The results are based on joint work with Simon Etter, Gitta Kutyniok, Jackie Ma, Axel Obermeier and Philipp Petersen.

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Matthias Hein: A nodal domain theorem and a higher-order Cheeger inequality for the graph p-Laplacian

We consider the nonlinear graph p-Laplacian and its set of eigenvalues and associated eigenvectors of this operator defined by a variational principle. We prove a nodal domain theorem for the graph p-Laplacian for any p ≥ 1. While for p > 1 the bounds on the number of weak and strong nodal domains are the same as for the linear graph Laplacian (p = 2), the behavior changes for p = 1. We show that the bounds are tight for p ≥ 1 as the bounds are attained by eigenvectors of the graph p-Laplacian on two graphs. Finally, using the properties of the nodal domains, we prove a higher-order Cheeger inequality for the graph p-Laplacian for p > 1. If the eigenvector associated to the k-th variational eigenvalue of the graph p-Laplacian has exactly k strong nodal domains, then the higher order Cheeger inequality becomes tight as p tends to 1.

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Gitta Kutyniok: Optimal Compressive Imaging of Fourier Data

One fundamental problem in applied mathematics is the issue of recovery of continuous data from specific samples. Of particular importance is the case of pointwise samples of the associated Fourier transform, which are, for instance, collected in Magnetic Resonance Imaging (MRI). Strategies to reduce the number of samples required for reconstruction with a prescribed accuracy have thus a direct impact on such applications – which in the case of MRI will, for instance, shorten the time a patient is forced to lie in the scanner.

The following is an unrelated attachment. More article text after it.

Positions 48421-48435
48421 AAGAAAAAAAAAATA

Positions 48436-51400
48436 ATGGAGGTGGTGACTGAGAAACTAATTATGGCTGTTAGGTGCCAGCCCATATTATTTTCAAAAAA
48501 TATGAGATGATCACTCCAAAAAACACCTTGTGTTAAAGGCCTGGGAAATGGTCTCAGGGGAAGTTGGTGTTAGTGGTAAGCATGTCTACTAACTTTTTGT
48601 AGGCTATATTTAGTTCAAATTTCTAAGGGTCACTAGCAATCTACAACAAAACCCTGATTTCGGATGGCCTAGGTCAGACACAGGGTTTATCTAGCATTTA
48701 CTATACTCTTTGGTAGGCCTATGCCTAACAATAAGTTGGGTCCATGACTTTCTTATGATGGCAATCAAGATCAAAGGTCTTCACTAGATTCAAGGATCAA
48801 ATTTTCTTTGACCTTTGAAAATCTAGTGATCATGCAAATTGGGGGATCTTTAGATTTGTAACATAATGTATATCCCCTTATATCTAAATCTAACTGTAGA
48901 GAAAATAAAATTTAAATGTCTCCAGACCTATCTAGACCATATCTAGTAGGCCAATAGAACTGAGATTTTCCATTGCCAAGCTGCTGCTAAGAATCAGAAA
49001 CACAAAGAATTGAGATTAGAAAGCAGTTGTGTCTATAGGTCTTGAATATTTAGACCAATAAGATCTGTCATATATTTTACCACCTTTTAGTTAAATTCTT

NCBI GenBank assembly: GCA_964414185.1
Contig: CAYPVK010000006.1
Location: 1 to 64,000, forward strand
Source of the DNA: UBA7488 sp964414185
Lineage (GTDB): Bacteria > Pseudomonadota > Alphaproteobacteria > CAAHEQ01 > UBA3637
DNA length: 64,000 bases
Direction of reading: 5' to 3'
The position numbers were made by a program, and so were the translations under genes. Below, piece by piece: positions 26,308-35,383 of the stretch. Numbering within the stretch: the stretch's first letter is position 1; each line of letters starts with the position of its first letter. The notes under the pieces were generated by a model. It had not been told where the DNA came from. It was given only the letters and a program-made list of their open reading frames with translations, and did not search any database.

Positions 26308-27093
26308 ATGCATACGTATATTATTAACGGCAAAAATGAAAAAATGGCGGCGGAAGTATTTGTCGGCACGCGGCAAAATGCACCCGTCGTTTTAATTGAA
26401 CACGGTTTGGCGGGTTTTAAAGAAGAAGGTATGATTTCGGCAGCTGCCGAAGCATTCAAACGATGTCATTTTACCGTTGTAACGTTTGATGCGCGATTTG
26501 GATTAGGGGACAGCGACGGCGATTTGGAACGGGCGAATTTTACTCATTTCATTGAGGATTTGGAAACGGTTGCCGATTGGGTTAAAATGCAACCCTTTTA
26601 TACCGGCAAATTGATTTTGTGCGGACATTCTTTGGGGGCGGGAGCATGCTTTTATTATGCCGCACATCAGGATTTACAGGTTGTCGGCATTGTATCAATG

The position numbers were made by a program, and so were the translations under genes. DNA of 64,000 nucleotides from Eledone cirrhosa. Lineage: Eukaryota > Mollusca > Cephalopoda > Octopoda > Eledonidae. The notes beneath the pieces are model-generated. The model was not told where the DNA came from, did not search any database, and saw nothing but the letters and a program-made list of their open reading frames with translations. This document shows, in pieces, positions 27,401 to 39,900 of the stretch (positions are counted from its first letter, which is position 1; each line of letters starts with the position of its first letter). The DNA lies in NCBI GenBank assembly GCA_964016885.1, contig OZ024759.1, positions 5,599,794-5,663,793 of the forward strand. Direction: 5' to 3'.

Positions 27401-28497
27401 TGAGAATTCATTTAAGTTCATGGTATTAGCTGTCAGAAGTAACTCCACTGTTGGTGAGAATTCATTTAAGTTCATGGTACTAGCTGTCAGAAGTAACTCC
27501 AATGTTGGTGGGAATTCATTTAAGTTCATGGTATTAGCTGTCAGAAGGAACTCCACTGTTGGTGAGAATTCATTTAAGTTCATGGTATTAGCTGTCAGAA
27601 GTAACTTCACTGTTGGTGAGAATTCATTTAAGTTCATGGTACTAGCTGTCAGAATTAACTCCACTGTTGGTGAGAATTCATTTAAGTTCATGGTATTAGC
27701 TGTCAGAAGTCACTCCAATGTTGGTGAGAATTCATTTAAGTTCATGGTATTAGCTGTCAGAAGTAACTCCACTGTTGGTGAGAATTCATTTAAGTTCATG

In this talk, we will present a sparse subsampling strategy of Fourier samples which can be shown to perform optimally for multivariate functions, which are typically governed by anisotropic features. For this, we will introduce a dualizable shearlet frame for reconstruction, which provides provably optimally sparse approximations of cartoon-like images, a class typically regarded as a suitable model for images. The sampling scheme will be based on compressed sensing ideas combined with a coherence-adaptive sampling density considering the coherence between the Fourier basis and the shearlet frame.

This is joint work with W.-Q. Lim (Fraunhofer Heinrich-Hertz-Institute Berlin).

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Gilad Lerman: Fast, Robust and Non-convex Subspace Recovery

This joint work with Tyler Maunu presents a fast and non-convex algorithm for robust subspace recovery. The datasets considered include inliers drawn around a low-dimensional subspace of a higher dimensional ambient space, and a possibly large portion of outliers that do not lie nearby this subspace. The proposed algorithm, which we refer to as Fast Median Subspace (FMS), is designed to robustly determine the underlying subspace of such datasets, while having lower computational complexity than existing methods. We prove convergence of the FMS iterates to a stationary point. Further, under a special model of data, we prove that FMS converges globally sublinearly, and locally r-linearly with overwhelming probability to a point which is near to the global minimum. The latter theorem holds for any fixed fraction of outliers (less than 1) and any fixed positive distance between the limit point and the global minimum. Numerical experiments on synthetic and real data demonstrate its competitive speed and accuracy. The real data experiments emphasize the usefulness of FMS for dimension reduction.

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Yue Lu: Dynamics of Online M-Estimation for High-Dimensional Regression: the ODE Approach

In this talk, I will present an exact analysis of the dynamics of a large class of online row-action methods for solving high-dimensional M-estimation problems. In the large systems limit, the dynamics of these algorithms converges to trajectories governed by a set of deterministic, coupled ODEs. Combined with suitable spectral initialization, this analysis establishes the theoretical performance guarantee of these row-action methods for solving both convex and nonconvex M-estimation problems in high dimensions.

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Andrea Montanari: Graph estimation via semi-definite programming

Denote by A the adjacency matrix of an Erdos-Renyi graph with bounded average degree. I consider the problem of maximizing <A,X> over the set of positive semidefinite matrices X with diagonal entries equal to one. I will  prove that for large (bounded) average degree d, the value of this semidefinite program (SDP) is –with high probability– 2n√d, plus lower order terms.